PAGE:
The affordable, antimicrobial liquid when sprayed on the surface of PPEs and other surfaces makes them impervious to microbes, thus making the PPEs reusable.
The Indian Institute of Technology Guwahati (IIT-G) has developed an anti-microbial spray that can coat personal protective equipment (PPEs) and other surfaces to make them impervious to microbial (viral and bacterial) load. This will make PPEs reusable.
Frontline health workers across India are facing an acute shortage of PPEs whose surfaces can get contaminated with microbes. At present, PPEs are discarded after a single use.
The antimicrobial liquid has been developed by a research team headed by Biman Mandal, a professor of biosciences and bioengineering at the institute, and comprising PhD scholars Bibhas Bhunia and Ashutosh Bandopadhyay.
The product, for which a provisional patent has been filed by the institute, is now undergoing safety validation. Confirmatory tests of its antimicrobial properties, specifically against the novel coronavirus, will be carried out at a government facility before it is approved for use.
Professor Mandal said that the antimicrobial liquid, which is very affordable, can be sprayed on the surfaces of PPEs or the latter can be dipped in the liquid. The liquid immediately forms a protective layer on the surface of the PPE.
The protective layer formed by the antimicrobial liquid, said Mandal, kills microbes (viruses and bacteria).
“A strategic association of metal nanoparticle mix such as copper, silver and other active ingredients that are present in the liquid gives it the antimicrobial properties. The protective layer formed by the liquid prevents penetration and accumulation of microbial contaminants on surfaces,” said Mandal.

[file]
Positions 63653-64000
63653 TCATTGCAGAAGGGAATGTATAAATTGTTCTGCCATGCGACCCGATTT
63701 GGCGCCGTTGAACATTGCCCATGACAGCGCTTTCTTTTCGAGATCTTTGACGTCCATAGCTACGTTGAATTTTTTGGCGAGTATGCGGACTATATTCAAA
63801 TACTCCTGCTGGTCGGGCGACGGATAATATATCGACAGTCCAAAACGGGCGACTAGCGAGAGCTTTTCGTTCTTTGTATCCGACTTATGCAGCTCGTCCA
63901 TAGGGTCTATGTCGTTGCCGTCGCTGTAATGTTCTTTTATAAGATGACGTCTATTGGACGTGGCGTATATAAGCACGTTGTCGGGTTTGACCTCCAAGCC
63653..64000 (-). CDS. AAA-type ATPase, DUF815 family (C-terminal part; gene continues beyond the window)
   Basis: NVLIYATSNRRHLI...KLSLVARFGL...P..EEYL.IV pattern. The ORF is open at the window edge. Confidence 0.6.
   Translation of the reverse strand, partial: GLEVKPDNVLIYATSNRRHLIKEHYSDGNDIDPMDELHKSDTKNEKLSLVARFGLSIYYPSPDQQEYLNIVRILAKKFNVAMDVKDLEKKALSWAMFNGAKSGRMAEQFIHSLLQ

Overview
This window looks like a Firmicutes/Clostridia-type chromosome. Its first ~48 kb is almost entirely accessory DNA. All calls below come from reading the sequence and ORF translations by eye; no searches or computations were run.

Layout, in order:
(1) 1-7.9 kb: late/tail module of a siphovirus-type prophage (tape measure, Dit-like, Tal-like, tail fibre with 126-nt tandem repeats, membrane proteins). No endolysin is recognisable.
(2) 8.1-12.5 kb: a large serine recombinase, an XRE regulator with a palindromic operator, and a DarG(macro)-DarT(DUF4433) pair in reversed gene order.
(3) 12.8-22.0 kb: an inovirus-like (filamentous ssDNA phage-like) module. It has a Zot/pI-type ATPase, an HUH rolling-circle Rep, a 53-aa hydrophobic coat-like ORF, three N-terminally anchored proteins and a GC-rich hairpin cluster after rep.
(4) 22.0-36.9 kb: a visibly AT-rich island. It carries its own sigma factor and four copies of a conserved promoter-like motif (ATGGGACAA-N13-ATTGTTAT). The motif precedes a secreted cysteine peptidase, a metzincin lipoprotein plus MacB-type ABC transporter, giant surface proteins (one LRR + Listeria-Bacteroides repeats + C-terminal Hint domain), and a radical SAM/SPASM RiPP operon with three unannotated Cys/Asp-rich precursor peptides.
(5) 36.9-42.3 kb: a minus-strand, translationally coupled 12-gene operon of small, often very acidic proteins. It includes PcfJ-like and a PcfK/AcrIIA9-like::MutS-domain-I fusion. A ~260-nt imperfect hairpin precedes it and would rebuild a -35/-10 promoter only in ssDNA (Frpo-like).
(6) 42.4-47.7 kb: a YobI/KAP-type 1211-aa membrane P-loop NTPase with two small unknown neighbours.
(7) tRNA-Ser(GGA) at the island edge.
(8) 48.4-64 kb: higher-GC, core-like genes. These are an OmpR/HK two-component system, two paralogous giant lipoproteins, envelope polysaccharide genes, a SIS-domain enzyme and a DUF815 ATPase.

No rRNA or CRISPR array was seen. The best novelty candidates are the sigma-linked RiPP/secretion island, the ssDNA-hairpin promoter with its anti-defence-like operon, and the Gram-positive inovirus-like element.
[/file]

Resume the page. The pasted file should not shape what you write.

At present, PPEs can be used only once since their surfaces can get contaminated by microbes, including the novel coronavirus. PPEs can also cause secondary infections if other surfaces come in touch with them or the protocol for their disposal is not followed strictly.
The PPEs being used now are designed to protect the wearer from infectious microbes and aqueous virus droplets by acting as a barrier, but they do not have the ability to prevent the spread of microbes. The surface of a current PPE fabric allows accumulation of microbes and, hence, they are not reusable.
This innovation, said IIT-G in a statement, is readily deployable using available infrastructure with existing PPE manufacturers. The antimicrobial liquid can also be used to coat masks and other medical gear and equipment and will contain the spread of the deadly coronavirus.
The IIT-G statement added that the antimicrobial liquid will “restrict spreading of microbes to fingers and other individuals due to negligent usage of masks and PPEs where users tend to touch them while removing”.
It will also reduce bioburden and transmission of the virus during and after disposal of PPEs and masks.
Team Also Develops More Comfortable Masks
The IIT-G team has also come up with another innovation that will make wearing of masks for a long period of time comfortable. Wearing of masks, especially in public places, has been made mandatory and this innovation will benefit millions of users.
IIT-G said in the statement that long-time usage of strapped and tight-fitting face masks is painful to the ears. “This has been a major concern with healthcare workers who have to wear these masks for hours during their duty cycle,” the statement read.
To address this critical issue, the research team has 3D printed an ‘Ear Guard’ prototype.
“The ergonomic design of the guard holds the face mask strap in a place without giving pressure to the ear. Therefore, masks can be worn effortlessly for hours without pain or discomfort to the wearer. Using 3D printers, these ‘Ear Guards’ are being made in a free size to fit all,” said the institute.
These are being printed at the Biomaterial and Tissue Engineering Laboratory of IIT-G using polymer resins. The ear guards are affordable, long-lasting and designed to give comfortable wearing experience. The institute said it is printing thousands of these ear guards to be distributed to hospitals across the region and India.